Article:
I think most people underestimate the magnitude of the effect of temperature (and elevation) on air density. (It's why Coors field in Denver on hot a day has much longer baseball flights: the air is a lot thinner, not just a little bit.)

fwiw.
I am sure you are right to a point:

When I drive north to Vermont in the winter in my ICE, my mileage is within 1 to 2 mpg (2% to 5% not 12%) less as compared to the spring.

I have played golf at altitudes: even when it is cool the ball travels much further than at sea level when it is hot. Altitude not temperature has the greater effect - same as baseball at Coors field: More home runs in the spring when it is cool/cold than when it is warm at sea level.


When you watch NFL games at Denver, even when it is cold, as compared to sea level where it is warmer, punts go further.

From everything I have read the primary reasons for reduced range in EV's in the cold are:

  • Batteries are less efficient when they are cold
  • You are draining the batteries to keep the cockpit warm
When you go to a Tesla store they have a large smart board: The range starts at 70 degrees at 55 mph. As you go faster the range decreases which is to be expected. As the temperature drops the range decreases. At 10 degrees, compared to 70 degrees there is an anticipated loss of range of 35%. At 70 mph another 10% to 15% loss or range.

The Model Y with a "projected range" of 316 miles, goes to below 200 miles at 10 degrees and 70 mph.

see: Buying an Electric Car for a Cold Climate? Double Down on Range.

Hope this helps.

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I am sure you are right to a point:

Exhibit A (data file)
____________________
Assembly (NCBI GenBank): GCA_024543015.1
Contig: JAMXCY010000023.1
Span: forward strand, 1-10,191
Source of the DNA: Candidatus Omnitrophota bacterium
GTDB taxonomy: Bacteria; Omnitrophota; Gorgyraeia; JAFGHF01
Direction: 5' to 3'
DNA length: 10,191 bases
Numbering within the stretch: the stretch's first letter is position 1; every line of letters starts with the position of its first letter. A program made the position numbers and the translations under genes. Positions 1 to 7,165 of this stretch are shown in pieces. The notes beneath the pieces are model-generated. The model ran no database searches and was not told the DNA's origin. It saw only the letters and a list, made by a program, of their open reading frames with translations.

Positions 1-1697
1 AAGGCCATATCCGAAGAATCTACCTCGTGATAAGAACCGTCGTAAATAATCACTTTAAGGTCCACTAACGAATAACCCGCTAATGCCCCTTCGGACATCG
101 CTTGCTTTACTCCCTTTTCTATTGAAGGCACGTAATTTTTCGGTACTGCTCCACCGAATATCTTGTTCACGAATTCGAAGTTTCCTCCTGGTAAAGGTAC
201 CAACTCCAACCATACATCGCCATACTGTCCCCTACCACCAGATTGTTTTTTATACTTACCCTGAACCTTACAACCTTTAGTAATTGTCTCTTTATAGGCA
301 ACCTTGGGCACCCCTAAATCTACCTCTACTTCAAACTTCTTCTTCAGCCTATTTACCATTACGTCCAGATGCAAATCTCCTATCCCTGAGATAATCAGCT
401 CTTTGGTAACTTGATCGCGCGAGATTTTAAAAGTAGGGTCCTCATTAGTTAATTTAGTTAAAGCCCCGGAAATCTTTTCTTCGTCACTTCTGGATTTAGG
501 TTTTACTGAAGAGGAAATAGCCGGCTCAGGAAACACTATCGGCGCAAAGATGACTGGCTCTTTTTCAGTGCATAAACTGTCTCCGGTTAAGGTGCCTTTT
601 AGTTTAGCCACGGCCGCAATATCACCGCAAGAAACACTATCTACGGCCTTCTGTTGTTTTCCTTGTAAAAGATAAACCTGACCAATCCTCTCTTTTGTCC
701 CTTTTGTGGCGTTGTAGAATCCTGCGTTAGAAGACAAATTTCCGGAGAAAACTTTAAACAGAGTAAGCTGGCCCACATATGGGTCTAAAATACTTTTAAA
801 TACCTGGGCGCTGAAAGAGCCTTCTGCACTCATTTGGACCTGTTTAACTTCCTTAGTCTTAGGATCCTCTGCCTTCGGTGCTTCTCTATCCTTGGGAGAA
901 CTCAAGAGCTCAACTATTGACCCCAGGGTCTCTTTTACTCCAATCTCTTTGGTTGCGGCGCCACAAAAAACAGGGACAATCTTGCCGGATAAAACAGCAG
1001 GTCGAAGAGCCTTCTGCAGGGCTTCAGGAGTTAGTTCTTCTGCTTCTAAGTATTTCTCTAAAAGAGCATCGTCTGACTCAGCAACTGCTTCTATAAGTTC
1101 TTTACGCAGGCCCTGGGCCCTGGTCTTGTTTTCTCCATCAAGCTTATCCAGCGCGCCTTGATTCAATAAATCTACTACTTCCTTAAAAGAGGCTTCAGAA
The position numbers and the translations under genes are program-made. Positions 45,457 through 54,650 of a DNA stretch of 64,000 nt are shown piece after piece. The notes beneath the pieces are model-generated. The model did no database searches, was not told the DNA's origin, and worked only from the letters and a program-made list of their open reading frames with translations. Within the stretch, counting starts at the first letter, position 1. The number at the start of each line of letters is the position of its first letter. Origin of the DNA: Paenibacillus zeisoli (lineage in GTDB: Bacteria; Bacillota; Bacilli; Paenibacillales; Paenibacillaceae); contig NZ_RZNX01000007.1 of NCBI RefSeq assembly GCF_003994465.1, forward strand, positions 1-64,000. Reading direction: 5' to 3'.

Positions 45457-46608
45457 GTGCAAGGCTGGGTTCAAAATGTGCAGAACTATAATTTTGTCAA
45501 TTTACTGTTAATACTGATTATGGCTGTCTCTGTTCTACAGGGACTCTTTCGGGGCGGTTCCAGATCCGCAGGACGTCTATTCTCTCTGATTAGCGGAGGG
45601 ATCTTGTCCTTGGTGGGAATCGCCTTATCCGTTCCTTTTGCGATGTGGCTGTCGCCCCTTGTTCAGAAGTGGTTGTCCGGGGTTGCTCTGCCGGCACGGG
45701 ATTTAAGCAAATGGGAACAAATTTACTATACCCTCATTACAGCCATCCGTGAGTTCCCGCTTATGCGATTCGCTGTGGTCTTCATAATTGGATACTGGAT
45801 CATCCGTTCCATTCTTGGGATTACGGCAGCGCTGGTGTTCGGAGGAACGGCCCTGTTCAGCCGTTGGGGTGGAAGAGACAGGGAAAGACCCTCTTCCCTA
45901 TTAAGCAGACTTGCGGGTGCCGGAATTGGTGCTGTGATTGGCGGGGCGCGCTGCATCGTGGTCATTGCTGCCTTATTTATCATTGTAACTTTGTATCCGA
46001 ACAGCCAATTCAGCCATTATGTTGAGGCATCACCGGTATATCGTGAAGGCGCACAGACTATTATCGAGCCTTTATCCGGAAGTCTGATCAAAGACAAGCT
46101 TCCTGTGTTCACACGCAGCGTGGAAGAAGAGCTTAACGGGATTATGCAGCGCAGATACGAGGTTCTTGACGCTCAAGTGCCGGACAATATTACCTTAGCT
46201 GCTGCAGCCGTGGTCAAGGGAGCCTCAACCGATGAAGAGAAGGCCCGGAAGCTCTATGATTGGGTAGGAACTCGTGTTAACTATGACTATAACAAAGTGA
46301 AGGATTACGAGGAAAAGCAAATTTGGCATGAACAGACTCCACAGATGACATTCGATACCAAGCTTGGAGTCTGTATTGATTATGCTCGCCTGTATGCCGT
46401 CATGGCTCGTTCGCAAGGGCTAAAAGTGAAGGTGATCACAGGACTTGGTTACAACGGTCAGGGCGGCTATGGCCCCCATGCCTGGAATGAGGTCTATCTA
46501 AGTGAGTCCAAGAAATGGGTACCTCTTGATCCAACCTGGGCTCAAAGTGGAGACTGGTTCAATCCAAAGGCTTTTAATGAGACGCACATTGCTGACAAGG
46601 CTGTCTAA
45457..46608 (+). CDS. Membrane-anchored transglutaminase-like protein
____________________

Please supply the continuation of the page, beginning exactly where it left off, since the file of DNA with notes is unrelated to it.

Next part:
When I drive north to Vermont in the winter in my ICE, my mileage is within 1 to 2 mpg (2% to 5% not 12%) less as compared to the spring.

I have played golf at altitudes: even when it is cool the ball travels much further than at sea level when it is hot. Altitude not temperature has the greater effect - same as baseball at Coors field: More home runs in the spring when it is cool/cold than when it is warm at sea level.


When you watch NFL games at Denver, even when it is cold, as compared to sea level where it is warmer, punts go further.

From everything I have read the primary reasons for reduced range in EV's in the cold are:

  • Batteries are less efficient when they are cold
  • You are draining the batteries to keep the cockpit warm
When you go to a Tesla store they have a large smart board: The range starts at 70 degrees at 55 mph. As you go faster the range decreases which is to be expected. As the temperature drops the range decreases. At 10 degrees, compared to 70 degrees there is an anticipated loss of range of 35%. At 70 mph another 10% to 15% loss or range.

The Model Y with a "projected range" of 316 miles, goes to below 200 miles at 10 degrees and 70 mph.

see: Buying an Electric Car for a Cold Climate? Double Down on Range.

Hope this helps.

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Excellent Consumer Reports article. When I tried to explain to my wife about the range-loss as justification for the ER battery, I used a more complex find from the internet that included physics equations. That got me the sideways stare-of-death. When I tried to simplify it, apparently I was ‘mansplaining’. This article will be very helpful.

To put her view on automobiles in perspective, she is looking at getting the new 2-door Bronco with the manual transmission. She said since I’m getting the efficient vehicle, she would leave the commuting to me (that’s the extent of her justification. I feign protest, but I like the new Bronco too).

Hey, you know what they say, “Happy wife, happy life.”